skip to content

Department of Physiology, Development and Neuroscience



Our lab is interested in understanding how the brain works as a whole. We start from the realization that every area of the brain relays information to many others. Therefore, understanding any one aspect of brain function primarily associated with a particular area requires acquiring some understanding first about many other areas.

This impossible conundrum posed by the pervasive interconnectivity can be approached by first obtaining a map of all neuronal connections, as well as identifying individual neurons capable of eliciting or disrupting specific behaviors. The synaptic wiring diagram of small brains, such as that of the fruit fly larva, can be mapped with relative ease from serial electron microscopy, partly thanks to technology that we and others have developed. The circuits maps that we have obtained so far have proven extraordinarily useful in formulating hypotheses of circuit function and constructing computational models that can reproduce observed behaviors. The neural-behavior maps generated by our collaborators in the Zlatic lab enables us to prioritize specific neurons and areas for reconstruction.

Clear handles into the yarn ball that is the brain are its inputs and outputs, that is, its sensory and motor systems. As a first approximation, everything in between can be thought of as a black box that implements a history-dependent sensorimotor transformation. But in acquiring some structural and functional understanding of the first-order networks for sensation and motor control, the second-order neuronal layer becomes approachable. Therefore we concentrated first in mapping the wiring diagram of the optic, olfactory and somatosensory systems, among others, as well as the motor systems, and are now studying deeper areas of the nervous system such as the mushroom bodies, known to mediate associative memories, and the central complex, known to mediate spatial learning and motor planning.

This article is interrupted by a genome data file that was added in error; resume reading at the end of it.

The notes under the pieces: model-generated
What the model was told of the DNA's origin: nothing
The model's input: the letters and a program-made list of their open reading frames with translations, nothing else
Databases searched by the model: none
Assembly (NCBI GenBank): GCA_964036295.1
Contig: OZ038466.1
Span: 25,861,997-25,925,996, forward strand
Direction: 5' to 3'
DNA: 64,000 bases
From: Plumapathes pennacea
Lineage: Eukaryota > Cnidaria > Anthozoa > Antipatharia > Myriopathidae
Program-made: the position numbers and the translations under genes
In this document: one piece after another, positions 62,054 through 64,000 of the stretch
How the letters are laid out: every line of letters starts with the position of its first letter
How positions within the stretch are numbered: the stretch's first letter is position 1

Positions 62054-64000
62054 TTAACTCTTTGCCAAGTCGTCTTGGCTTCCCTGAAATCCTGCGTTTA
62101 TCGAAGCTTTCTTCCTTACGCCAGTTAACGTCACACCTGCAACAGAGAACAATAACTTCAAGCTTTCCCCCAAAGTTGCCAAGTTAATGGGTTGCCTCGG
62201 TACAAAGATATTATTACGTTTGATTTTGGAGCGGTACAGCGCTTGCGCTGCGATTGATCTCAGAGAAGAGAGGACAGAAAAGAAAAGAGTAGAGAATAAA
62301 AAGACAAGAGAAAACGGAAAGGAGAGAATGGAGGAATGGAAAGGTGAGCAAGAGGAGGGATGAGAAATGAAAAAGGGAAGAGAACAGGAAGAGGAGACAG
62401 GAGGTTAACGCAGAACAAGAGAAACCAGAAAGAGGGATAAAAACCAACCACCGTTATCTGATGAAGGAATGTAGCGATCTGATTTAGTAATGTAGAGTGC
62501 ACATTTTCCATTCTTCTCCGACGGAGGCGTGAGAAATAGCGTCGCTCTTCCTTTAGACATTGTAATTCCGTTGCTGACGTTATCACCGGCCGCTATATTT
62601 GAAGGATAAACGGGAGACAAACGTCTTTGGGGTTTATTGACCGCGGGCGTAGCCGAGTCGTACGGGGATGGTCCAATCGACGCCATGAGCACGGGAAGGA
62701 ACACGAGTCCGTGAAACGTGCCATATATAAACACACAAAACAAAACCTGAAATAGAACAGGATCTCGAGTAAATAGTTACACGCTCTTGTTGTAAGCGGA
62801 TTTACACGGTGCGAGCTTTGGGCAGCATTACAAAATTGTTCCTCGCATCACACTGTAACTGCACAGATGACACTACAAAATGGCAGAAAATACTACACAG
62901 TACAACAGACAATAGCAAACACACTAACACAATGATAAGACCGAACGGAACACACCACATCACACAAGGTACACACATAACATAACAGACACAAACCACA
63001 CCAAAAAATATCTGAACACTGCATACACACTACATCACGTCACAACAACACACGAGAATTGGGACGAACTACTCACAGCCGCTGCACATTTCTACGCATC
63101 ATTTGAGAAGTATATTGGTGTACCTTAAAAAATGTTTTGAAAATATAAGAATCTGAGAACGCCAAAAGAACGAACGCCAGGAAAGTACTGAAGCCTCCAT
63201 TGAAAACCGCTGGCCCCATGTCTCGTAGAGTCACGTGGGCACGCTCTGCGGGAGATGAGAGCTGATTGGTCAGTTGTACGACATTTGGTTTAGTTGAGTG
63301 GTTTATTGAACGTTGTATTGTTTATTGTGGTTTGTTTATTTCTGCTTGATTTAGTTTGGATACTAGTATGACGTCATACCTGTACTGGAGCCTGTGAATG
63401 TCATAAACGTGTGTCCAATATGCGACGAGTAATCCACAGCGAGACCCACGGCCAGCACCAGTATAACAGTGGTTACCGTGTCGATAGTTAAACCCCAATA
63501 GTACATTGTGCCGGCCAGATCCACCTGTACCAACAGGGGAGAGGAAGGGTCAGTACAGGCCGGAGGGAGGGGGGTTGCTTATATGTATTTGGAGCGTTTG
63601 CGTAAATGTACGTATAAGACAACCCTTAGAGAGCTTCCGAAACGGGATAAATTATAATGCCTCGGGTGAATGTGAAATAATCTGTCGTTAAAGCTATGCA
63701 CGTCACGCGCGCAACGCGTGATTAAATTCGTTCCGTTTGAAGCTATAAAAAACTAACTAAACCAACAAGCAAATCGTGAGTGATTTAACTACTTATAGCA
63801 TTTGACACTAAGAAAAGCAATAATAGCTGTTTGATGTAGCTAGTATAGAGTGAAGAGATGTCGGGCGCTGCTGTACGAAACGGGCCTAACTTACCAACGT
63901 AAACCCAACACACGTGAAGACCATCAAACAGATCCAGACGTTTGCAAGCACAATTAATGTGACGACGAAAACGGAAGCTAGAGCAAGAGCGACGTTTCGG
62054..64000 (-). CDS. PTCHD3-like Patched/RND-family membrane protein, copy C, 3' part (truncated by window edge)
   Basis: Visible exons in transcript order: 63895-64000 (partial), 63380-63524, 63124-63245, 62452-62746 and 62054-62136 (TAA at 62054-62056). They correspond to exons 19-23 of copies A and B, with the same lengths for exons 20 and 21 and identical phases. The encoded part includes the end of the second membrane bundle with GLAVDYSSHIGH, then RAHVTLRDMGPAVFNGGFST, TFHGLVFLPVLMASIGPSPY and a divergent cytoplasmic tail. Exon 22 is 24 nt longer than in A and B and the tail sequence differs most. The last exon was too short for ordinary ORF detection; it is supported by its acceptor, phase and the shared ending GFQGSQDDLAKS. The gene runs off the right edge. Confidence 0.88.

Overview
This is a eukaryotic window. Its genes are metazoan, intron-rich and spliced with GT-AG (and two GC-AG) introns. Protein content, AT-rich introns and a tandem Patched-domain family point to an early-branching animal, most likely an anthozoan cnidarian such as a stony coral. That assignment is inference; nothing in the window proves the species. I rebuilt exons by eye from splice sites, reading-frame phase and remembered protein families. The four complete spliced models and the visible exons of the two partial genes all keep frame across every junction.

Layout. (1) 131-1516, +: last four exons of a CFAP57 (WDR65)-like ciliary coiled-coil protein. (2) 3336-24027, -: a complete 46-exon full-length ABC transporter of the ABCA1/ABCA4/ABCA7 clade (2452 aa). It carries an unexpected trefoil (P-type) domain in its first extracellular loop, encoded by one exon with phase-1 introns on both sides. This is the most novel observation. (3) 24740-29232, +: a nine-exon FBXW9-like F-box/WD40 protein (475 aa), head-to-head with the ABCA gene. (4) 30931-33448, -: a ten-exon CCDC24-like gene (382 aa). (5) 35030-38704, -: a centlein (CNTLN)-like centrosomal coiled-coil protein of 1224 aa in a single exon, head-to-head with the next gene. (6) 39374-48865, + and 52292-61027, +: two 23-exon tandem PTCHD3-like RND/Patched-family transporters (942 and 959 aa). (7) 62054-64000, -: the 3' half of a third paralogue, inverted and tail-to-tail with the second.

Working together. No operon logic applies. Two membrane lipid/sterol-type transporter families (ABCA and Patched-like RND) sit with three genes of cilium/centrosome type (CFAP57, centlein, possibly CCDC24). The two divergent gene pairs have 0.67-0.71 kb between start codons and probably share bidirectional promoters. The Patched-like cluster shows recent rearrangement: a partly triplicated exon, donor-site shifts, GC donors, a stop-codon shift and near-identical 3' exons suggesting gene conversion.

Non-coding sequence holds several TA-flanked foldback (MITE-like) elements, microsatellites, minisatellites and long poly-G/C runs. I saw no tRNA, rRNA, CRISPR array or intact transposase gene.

In the context of known circuitry, and thanks to the genetic tools for the targeted manipulation and monitoring of neural function in Drosophila, we are unveiling the contribution of higher-order neurons to specific functions, one layer and one identified neuron at a time. In acquiring an understanding of some areas of the brain we complete the inputs and outputs of deeper areas, therefore enabling the study of their contributions to specific behaviors. In summary, by mapping the wiring diagram, observing behavior, monitoring and altering neural activity with electrophysiology and optophysiology, and modeling circuit function, we pry open the black box and acquire an understanding of how the nervous system works.


Marta Zlatic (Zoology, Cambridge Univ & HHMI Janelia, USA)
James W. Truman (HHMI Janelia and University of Washington)
Harald Hess (HHMI Janelia)
Philipp Keller (HHMI Janelia)
Carey E. Priebe (Johns Hopkins University, USA)
Ashok Litwin-Kumar (Columbia University, USA)
Larry Abbott (Columbia University, USA)
Matthias Landgraf (Zoology, Cambridge Univ)
Greg SX Jefferis (MRC LMB)
Stefan Pulver (University of St Andrews)
Akinao Nose (University of Tokyo, Japan)
Michael Pankratz (LIMES Institute, University of Bonn, Germany)
Andreas S. Thum (University of Leipzig, Germany)
Bertram Gerber (Leibniz Institute for Neurobiolgy, Magdeburg, Germany)
Chris Q. Doe (University of Oregon at Eugene, USA)
Simon Sprecher (University of Friburg, Switzerland)
Matthieu Louis (UCSB, USA)


Key publications: 

Winding M, Pedigo BD, Barnes CL, Patsolic HG, Park Y, Kazimiers T, Fushiki A, Andrade IV, Khandelwal A, Valdes-Aleman J, Li F. Randel N, Barsotti E, Correia A, Fetter RD, Hartenstein V, Priebe CE, Vogelstein V, Cardona A, Zlatic M. The connectome of an insect brain. Science. 2023 Mar 10;379(6636):eadd9330.